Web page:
The male side of AMP’s roster has fewer big names, but rookies Luke Ryan and David Koch were impressive in AMP’s near upset of Drag’n Thrust at the US Open; opponents will have to keep an eye on them this weekend.

Mid-Atlantic teams will have their fingers crossed for AMP. The region is currently looking at three bids, which hasn’t happened since 2009, but Bang and possibly even Alloy will likely need a decent PFF performance from Philly to keep them in the top 16. AMP has not won a TCT event since the 2013 Pro-Elite Challenge, but don’t count them out this weekend.

Mixtape Stuck On Repeat

Two-time National runner-up #2 Seattle Mixtape has finished in second place in their last four major tournaments — 2014 Nationals, 2015 US Open, 2015 Nationals, and 2016 US Open. They have the talent to keep pace with any team and adding Charlie Mercer as a coach could just be the missing piece to help them bring home gold in October.

Mixtape prides themselves on their unique style of play, but in some respects their style is a combination of other top teams. They isolate their playmakers on offense like CLX, they surprise opponents with unexpected throws like Slow White, and they play physically aggressive defense like Drag’n Thrust. But one thing that is unquestionably unique is their grit. No matter the score or opposing strategy, they will play their game, and they play it well.

Opponents will have matchup problems across the board against Mixtape. All-Star Ultimate Tour member and First Team All-College and All-Club standout Claire Revere will win just about every disc thrown in her direction. Team USA and First Team All-Club selection Khalif El-Salaam can sky hordes of players and his high-release flick huck will leave defenses helpless. If you can somehow match up against those two, you will still have playmakers like Cam Bailey (Second Team All-Club), Jen Cogburn, Bert Abbot, Henry Phan, Brad Houser, and rookie Jesse Bolton to deal with.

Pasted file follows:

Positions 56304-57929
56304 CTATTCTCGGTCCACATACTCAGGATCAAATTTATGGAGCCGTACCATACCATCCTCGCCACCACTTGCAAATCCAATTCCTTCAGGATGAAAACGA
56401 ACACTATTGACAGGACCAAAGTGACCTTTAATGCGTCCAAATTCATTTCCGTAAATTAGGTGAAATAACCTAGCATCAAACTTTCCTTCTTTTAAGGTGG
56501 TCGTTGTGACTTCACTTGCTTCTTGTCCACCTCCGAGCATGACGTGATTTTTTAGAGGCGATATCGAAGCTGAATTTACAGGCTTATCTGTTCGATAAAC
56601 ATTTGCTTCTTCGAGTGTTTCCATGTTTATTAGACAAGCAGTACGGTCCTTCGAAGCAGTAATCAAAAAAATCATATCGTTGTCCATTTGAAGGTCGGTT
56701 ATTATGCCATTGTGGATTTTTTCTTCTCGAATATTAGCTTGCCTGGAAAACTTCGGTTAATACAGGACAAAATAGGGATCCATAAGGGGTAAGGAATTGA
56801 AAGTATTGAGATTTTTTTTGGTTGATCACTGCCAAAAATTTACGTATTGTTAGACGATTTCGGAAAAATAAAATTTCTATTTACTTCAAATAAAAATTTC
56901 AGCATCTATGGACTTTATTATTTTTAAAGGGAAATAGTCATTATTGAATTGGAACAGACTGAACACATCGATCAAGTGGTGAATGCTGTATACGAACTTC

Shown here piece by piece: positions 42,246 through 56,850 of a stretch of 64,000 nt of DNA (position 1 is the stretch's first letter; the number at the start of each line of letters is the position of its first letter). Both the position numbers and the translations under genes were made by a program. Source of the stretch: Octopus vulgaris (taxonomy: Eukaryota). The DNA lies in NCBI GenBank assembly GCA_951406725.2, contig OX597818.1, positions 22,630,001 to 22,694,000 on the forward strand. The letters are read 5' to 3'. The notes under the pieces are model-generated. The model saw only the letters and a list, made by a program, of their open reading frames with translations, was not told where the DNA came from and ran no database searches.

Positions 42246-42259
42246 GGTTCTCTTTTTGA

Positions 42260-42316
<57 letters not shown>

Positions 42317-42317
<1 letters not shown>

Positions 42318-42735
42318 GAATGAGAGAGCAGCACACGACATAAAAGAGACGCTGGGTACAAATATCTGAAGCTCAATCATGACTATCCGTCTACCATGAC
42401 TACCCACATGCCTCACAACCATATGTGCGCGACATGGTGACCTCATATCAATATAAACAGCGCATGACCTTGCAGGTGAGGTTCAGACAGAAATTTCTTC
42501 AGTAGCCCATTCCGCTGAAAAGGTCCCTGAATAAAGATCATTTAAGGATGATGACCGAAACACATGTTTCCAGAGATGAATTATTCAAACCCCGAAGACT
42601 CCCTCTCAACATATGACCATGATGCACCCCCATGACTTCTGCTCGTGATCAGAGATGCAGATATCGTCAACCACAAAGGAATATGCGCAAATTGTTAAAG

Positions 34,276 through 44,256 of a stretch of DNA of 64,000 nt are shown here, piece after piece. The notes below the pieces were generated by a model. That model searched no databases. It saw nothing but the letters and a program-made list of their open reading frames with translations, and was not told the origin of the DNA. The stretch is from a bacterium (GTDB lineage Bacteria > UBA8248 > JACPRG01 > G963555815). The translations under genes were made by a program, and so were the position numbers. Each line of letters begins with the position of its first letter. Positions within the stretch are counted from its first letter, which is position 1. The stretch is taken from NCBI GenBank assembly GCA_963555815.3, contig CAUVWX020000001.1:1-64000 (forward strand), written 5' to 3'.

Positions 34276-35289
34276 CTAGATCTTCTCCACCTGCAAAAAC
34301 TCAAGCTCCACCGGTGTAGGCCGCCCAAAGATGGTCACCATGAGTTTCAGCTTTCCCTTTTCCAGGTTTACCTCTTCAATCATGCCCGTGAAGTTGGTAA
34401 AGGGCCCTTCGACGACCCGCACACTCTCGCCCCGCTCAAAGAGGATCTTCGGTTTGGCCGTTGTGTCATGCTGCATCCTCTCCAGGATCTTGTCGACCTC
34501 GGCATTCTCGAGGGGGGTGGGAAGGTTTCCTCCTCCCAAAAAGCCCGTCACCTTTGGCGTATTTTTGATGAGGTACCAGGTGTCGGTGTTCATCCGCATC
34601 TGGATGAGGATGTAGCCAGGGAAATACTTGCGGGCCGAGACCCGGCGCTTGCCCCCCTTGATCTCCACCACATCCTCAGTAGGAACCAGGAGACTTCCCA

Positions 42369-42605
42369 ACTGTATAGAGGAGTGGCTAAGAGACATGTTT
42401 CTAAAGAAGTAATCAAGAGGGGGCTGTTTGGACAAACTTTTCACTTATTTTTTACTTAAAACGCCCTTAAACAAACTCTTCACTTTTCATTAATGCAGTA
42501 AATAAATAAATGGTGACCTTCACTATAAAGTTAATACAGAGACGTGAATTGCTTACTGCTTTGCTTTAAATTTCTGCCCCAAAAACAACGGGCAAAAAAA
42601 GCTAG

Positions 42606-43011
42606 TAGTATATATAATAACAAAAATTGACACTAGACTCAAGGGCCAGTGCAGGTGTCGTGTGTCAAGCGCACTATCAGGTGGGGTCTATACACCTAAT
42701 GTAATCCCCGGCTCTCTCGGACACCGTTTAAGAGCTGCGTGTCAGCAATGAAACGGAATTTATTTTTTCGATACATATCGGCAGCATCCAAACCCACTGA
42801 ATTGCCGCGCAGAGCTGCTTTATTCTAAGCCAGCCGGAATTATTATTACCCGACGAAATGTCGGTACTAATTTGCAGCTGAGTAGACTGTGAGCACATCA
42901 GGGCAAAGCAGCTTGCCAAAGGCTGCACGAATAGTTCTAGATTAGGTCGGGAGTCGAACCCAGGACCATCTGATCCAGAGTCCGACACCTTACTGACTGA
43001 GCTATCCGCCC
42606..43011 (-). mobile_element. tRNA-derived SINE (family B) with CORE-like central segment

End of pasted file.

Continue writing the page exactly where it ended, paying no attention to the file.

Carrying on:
Drag’n Thrust Ready To Pounce

Three-time defending champion #3 Minneapolis Drag’n Thrust returns most of their top contributors from 2015. Although they surrendered a 13-10 lead in the semis of US Open to Mixtape, one shouldn’t forget they earned their semis birth by overcoming a 7-1 defecit against AMP in pool play. They might be the streakiest team in the division, either giving up or generating big runs of breaks in any game.

The scoring streaks that Drag’n faces are no surprise given their style of play. In general, they attack deep relentlessly on offense and smother their opponents with physical defense. But they also seem to have a smart gameplan for every opponent — a testament to the prowess of mixed national team head coach Jake Handerson — and are reluctant to get away from those plans. Having a halftime lead against Drag’n is often a bad omen, as it means they are just one small adjustment away from dismantling whatever you’ve been throwing at them.

Drag’n Thrust’s roster features three Team USA women: First Team All-Club and Second Team All-College Sarah Anciaux, Second Team All-Club Sarah Meckstroth, and Erica Baken. They each pose a different threat, too: Meckstroth will scorch her defenders deep, Baken facilitates movement from a reset position, and Anciaux makes plays, plain and simple. Whether she’s throwing a crossfield hammer on the goal line or skying her matchup for the block, you will have to account for her presence on the field somehow.

The male side of the roster packs a punch as well. First Team All-Club handler Austin Lien anchors the O-line, firing into the endzone at will. Jay Drescher does it all for the D-line: he pulls, he looks for blocks (often by smart poaching), and he provides firepower after turnovers. And Brian “Strings” Schoenrock is one of the most reliable deep receivers in the division.

Drag’n Thrust has never won the Pro Flight Finale, despite winning the Club Championships every year since the inception of the Triple Crown Tour. In fact, they have only made semifinals of this regular season tournament once, last season, when they defeated Slow White before to losing to CLX in the final. So it’s difficult to predict where they will finish this weekend. They have the personnel and experience to devour the competition, but it’s possible they will stay in hibernation until Rockford.

We Talkin’ ‘Bout Practice?

Not with #13 Ames (Iowa) Chad Larson Experience or #5 Connecticut’s Metro North. The third seed in each pool proudly advertises that they are tournament-only teams. And why shouldn’t they? Both teams earned Pro Flight spots at Nationals last year and are looking to make some noise this year as well. Their styles of play are similar as well: they both throw deep a lot on offense and look to play smart, patient defense.